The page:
“Having low correlation and a high expected return is ideal for inclusion in a traditional portfolio.”
“Digital assets, which include but are not limited to cryptocurrencies, can serve both purposes depending on the specifics of a given portfolio, including asset selection and position sizing,” argues Morch, one of the four Danish co-founders of ARK36. “These specifics would vary according to the investor’s objectives, profile risk, and a number of other factors,” he continues. “It could be both or either depending on the portfolio strategy,” agrees Svahn. “One could argue that Bitcoin as a “digital gold” or Ether (or another platform token) could be considered a diversifier, while single projects built on one of the platforms rather would be seen as a growth engine with higher risk.”
“A small allocation to a basket of carefully selected digital assets could serve as a good diversifier,” considers Morch. Digital assets could also serve as a growth engine for a portfolio, argues Morch. “Digital assets can still be reasonably expected to grow as an asset class. In comparison with other traditional assets, they still have a relatively small market cap,” he explains. “If Bitcoin does eventually displace gold as the institutionally preferred inflation hedge, its price could still rise multiple folds. So there is definitely a case for seeing BTC as a growth asset as well.”
“A small allocation to a basket of carefully selected digital assets could serve as a good diversifier.”
“The same is true for the market cap of digital assets as a whole,” continues Morch. “The growing adoption rates of these assets as well as their integration into traditional finance, the exceptional rate of innovation seen within this space, and the highly disruptive potential of crypto as technology all suggest there is plenty of room for growth that translates well into significant upside potential.”
“Any asset which has a strong bull case can be both a diversifier and a growth engine,” concurs Martin Estlander. “The correlation between stocks and cryptocurrencies is low (often below 0.3), which would qualify cryptocurrencies as a good diversifier.” However, cryptocurrencies do not always serve as a hedge against broader market sell-offs. “Following the market turbulences caused by the initial Covid shock, cryptocurrencies took a beating in the same way as equities did, so it is not necessarily a hedge against sell-offs,” acknowledges Estlander.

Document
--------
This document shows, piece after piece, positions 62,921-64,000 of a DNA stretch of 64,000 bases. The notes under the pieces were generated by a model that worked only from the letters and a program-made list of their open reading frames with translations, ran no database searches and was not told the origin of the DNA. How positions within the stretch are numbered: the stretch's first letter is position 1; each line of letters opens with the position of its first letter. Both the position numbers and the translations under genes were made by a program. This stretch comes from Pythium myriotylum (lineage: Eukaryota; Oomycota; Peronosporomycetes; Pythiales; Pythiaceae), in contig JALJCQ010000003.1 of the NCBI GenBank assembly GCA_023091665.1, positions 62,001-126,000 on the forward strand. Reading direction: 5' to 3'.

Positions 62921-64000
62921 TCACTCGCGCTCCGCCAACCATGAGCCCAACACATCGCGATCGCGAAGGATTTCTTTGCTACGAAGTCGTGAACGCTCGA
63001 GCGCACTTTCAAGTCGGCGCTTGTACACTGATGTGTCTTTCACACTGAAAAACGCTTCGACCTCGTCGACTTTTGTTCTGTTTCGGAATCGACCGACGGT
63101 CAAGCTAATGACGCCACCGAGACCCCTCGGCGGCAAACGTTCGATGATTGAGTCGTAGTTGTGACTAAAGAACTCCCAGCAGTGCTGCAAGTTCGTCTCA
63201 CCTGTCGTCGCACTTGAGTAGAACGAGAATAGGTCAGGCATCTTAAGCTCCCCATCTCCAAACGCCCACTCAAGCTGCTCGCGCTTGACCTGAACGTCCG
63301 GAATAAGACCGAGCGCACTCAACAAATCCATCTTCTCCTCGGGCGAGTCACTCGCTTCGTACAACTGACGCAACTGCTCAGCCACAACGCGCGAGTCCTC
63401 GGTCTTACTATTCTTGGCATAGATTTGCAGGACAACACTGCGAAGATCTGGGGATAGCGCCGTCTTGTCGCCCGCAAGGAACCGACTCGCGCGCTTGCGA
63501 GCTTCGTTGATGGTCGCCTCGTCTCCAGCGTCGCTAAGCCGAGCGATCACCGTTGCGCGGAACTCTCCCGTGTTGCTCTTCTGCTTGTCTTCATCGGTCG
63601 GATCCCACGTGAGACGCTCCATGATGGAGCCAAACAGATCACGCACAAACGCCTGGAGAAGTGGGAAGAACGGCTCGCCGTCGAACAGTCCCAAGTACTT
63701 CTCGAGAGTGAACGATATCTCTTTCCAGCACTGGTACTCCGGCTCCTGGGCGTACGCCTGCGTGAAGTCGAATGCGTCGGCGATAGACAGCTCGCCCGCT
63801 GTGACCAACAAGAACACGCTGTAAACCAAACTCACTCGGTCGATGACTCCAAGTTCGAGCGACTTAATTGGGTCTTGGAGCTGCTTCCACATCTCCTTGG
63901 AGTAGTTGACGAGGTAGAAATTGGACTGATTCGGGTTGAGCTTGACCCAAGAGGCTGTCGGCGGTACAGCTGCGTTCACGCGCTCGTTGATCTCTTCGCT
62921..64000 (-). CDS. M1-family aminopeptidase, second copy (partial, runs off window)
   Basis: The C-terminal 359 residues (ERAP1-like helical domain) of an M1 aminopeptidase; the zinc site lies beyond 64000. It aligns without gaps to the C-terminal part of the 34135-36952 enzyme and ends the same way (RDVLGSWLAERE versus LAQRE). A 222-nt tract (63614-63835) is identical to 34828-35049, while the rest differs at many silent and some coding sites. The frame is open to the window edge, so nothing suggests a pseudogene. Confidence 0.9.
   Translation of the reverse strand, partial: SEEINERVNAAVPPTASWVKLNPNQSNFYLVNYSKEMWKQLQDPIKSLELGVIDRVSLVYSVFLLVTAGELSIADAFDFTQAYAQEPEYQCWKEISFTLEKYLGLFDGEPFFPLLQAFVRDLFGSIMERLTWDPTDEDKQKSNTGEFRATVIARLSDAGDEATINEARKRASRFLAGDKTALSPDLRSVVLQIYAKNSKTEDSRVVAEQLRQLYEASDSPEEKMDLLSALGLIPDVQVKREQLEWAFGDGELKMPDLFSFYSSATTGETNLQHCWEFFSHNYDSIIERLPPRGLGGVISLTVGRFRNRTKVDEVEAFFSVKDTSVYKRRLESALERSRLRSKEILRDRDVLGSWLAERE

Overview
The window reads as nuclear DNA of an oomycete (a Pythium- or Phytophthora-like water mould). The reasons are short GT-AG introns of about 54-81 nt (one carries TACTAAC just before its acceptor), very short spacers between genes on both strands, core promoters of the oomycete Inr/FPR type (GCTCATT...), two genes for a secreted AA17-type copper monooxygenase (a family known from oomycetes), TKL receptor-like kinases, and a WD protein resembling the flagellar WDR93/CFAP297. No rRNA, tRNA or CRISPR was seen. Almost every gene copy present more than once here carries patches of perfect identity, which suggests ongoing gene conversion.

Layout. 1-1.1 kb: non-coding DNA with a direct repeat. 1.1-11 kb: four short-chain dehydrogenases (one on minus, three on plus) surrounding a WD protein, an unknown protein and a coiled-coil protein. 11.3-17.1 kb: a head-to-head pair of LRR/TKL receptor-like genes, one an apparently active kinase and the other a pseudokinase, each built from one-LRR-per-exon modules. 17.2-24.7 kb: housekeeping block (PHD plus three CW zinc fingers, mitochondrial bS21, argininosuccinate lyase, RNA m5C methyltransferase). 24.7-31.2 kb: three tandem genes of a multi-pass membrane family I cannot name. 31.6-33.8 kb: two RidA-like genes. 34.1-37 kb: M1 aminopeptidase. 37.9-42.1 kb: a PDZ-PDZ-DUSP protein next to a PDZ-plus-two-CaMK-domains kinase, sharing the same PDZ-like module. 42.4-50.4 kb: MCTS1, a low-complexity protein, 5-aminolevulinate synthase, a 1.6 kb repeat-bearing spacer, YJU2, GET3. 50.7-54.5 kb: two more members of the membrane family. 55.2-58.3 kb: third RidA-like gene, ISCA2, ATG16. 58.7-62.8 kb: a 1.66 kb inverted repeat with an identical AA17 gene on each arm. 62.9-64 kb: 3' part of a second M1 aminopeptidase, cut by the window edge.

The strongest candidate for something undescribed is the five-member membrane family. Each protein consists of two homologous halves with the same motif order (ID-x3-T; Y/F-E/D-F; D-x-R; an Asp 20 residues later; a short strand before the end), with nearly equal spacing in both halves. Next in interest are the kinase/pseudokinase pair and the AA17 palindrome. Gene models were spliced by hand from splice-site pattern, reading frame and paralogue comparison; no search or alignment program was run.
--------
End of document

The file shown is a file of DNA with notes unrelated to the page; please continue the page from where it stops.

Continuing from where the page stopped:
“Again, the main case as I see it is that cryptocurrencies are a store of value, while fiat currencies are being devalued,” argues the founder of the first hedge fund in the Nordics. “In the US, the balance sheet of the FED has increased around 100 percent since the start of the year 2020. Equities have risen about 50 percent. How much wealthier has the equity investor become?” ponders Estlander. “Bitcoin has increased 750 percent. What if the investor values his equity position in a non-devaluing currency such as Bitcoin instead of in US Dollars?”
The Survival of the Fittest
With more than 10,000 different cryptocurrencies in circulation at the moment, the survival of the fittest remains the indisputable truth and the jungle law of the cryptocurrency universe. “We are still early in the era of digital assets, meaning many projects existing today won’t be here in the future,” argues Anna Svahn. “There are so many cryptocurrencies at the moment, so not all are going to be valuable,” agrees Sandstrom. “The majority of these are actually going to zero.”
“There are so many cryptocurrencies at the moment, so not all are going to be valuable. The majority of these are actually going to zero.”
Sandstrom believes the survival of the fittest in the cryptocurrency space is an analog to the tech boom and bust in the 2000s. “There were lots of internet companies at the time, but maybe only ten percent of them are around today,” says Sandstrom. “We see the same development for crypto.” For that reason, Sandstrom opts for building a well-diversified portfolio of carefully selected cryptocurrencies to gain exposure to the space. “The total market cap is what one should be focused on. That will go up,” emphasizes Sandstrom. “One could identify some winners or some high probability cases. We certainly think Bitcoin as digital gold is among those winners, and Ethereum is there as one of the biggest operating systems on which other cryptocurrencies run. But beyond that, it is very hard to predict the future winners. The main thing is to have a broad-based exposure.”